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Work Starts On Court Square Redevelopment Project

The six story building in Springfield's Court Square known as 31 Elm Street

   A major urban renewal project is moving forward in downtown Springfield, Massachusetts.

   The Springfield City Council voted unanimously Monday night to approve a special permit for the restoration and redevelopment of the former Court Square Hotel – a six-story building in the heart of the city’s downtown that has sat vacant for decades.

   A development group made up of the WinnCompanies of Boston and Opal Real Estate of Springfield are planning a $51 million project to create 74 rental apartments along with retail space.

  At a public hearing on the special permit request in June, Peter Picknelly, the president of Opal, recalled how several attempts to redevelop the historic building had fallen through.

"My family actually has been trying to renovate this property for 25 years now starting with my dad," said Picknelly.  "We are now on the one-yard line to get this done."

  Springfield Mayor Domenic Sarno said Monday that construction work on the building’s interior was underway. 

  " It is another project people said would 'never never happen' in the city of Springfield, and I am proud it has happened under my administration with our team." said Sarno.

   The timeline for the work is 18-24 months.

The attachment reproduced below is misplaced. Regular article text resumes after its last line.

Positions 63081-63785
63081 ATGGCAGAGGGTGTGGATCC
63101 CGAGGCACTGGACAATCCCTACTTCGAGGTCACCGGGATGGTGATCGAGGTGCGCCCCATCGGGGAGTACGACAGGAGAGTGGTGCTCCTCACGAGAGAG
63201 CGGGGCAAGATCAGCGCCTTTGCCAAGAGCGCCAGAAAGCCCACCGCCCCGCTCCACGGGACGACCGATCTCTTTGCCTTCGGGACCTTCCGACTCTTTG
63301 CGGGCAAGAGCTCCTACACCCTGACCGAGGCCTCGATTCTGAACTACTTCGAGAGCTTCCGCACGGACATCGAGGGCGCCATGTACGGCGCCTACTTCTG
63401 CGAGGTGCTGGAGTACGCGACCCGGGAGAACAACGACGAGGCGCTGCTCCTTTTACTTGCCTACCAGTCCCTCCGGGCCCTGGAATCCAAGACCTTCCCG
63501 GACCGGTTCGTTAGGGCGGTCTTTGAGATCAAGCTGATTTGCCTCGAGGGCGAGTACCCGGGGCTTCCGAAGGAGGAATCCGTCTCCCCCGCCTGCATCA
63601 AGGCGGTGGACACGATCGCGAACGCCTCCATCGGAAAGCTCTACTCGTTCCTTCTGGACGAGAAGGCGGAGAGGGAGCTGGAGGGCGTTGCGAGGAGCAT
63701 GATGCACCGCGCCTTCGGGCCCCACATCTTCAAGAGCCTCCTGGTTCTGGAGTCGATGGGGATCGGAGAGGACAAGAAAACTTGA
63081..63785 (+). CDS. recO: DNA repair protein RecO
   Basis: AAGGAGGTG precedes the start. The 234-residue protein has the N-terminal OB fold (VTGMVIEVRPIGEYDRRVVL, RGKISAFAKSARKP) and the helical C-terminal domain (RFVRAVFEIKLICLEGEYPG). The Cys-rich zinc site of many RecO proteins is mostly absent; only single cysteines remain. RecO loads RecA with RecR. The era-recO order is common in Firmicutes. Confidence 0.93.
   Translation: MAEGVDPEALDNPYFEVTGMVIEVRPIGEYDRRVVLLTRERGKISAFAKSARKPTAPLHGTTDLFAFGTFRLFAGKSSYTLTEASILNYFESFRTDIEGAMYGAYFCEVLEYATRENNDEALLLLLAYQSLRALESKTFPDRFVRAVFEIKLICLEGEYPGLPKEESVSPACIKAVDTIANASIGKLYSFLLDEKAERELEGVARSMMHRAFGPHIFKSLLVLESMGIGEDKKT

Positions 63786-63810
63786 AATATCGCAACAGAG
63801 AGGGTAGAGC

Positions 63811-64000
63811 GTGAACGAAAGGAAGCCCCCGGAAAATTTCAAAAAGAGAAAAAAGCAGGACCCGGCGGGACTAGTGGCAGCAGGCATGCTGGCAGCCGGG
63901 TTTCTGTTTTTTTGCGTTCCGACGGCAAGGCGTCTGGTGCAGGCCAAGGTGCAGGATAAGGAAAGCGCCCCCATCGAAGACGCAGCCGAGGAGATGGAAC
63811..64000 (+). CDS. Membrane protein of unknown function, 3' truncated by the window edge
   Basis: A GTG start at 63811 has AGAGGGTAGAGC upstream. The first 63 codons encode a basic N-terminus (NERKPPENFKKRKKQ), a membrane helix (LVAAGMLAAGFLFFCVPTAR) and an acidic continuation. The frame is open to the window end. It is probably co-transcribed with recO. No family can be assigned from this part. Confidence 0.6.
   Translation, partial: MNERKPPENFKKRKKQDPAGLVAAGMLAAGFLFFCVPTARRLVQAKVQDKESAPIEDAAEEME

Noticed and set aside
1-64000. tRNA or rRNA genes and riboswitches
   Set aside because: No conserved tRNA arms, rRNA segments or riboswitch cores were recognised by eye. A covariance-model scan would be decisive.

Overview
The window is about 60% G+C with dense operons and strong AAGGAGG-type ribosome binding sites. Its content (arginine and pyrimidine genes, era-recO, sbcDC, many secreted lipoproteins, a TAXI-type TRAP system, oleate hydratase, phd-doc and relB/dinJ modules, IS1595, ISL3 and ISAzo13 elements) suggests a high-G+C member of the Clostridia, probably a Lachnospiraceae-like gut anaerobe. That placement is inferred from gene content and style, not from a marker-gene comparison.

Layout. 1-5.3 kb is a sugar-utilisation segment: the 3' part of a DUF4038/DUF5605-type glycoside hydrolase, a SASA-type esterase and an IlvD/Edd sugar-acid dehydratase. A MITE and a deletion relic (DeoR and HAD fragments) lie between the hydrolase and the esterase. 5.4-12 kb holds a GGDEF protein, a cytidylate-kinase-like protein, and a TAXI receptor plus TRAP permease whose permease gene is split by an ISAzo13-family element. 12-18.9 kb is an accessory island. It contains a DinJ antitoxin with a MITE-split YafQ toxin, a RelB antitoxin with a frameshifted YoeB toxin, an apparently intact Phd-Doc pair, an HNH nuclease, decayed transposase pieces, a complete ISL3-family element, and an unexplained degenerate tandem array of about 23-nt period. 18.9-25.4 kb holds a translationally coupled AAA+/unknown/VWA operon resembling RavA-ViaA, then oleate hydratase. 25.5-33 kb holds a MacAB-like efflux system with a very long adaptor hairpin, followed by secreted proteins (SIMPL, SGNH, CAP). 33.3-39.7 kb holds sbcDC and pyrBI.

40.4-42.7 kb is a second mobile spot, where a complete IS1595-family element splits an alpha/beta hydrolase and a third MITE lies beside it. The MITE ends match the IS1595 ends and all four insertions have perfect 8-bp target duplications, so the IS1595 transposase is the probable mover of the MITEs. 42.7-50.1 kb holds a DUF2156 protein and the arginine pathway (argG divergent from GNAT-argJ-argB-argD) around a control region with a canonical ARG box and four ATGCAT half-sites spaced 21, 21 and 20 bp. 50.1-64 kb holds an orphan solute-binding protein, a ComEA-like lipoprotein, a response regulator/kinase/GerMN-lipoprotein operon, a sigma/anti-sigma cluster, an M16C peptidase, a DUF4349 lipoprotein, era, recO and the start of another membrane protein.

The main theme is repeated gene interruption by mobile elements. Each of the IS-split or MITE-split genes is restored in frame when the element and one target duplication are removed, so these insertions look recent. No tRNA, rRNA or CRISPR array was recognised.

Funding for the project is coming from nine public and private sources including the city of Springfield which has committed $4 million.  MGM Springfield is putting in $16 million.  The investment will satisfy a requirement to develop housing downtown along with the casino that opened two years ago.

  Also given unanimous approval by the City Council Monday was a $95 million borrowing authorization to construct a new consolidated elementary school in the city’s Mason Square neighborhood.   It will replace two schools – Homer Street, which was built in 1898 and lacks both a gym and cafeteria and the Deberry school which was built in 1951.

  City Councilor Orlando Ramos said he has toured both schools and agrees they must be replaced.

   He said the new school will be a "state-of-the-art facility for these kids that need it desperately."

  The project is eligible for financial assistance from the state, with the city’s share of the cost estimated at $42 million.     The new school is expected to open in 2023.

  The City Council also unanimously approved upping the fine for possession of fireworks to $300.

  This ordinance was introduced by Ward 6 City Councilor Victor Davila in June when nightly complaints about fireworks were swamping the city’s 911 system with hundreds of calls – an issue that was reported by other Northeast cities.

   "It is a real issue, a safety issue, a nuisance," said Davila who vowed to not let "nuckleheads ruin our quality of life."

   Councilors held for further review a request from Mayor Sarno to ask the state legislature for authorization to link unpaid fines for fireworks to excise tax bills and license renewals.

The record-setting tenure of Springfield Mayor Domenic Sarno. The 2011 tornado and its recovery that remade the largest city in Western Massachusetts. The fallout from the deadly COVID outbreak at the Holyoke Soldiers Home. Those are just a few of the thousands and thousands of stories WAMC’s Pioneer Valley Bureau Chief Paul Tuthill has covered for WAMC in his nearly 17 years with the station.
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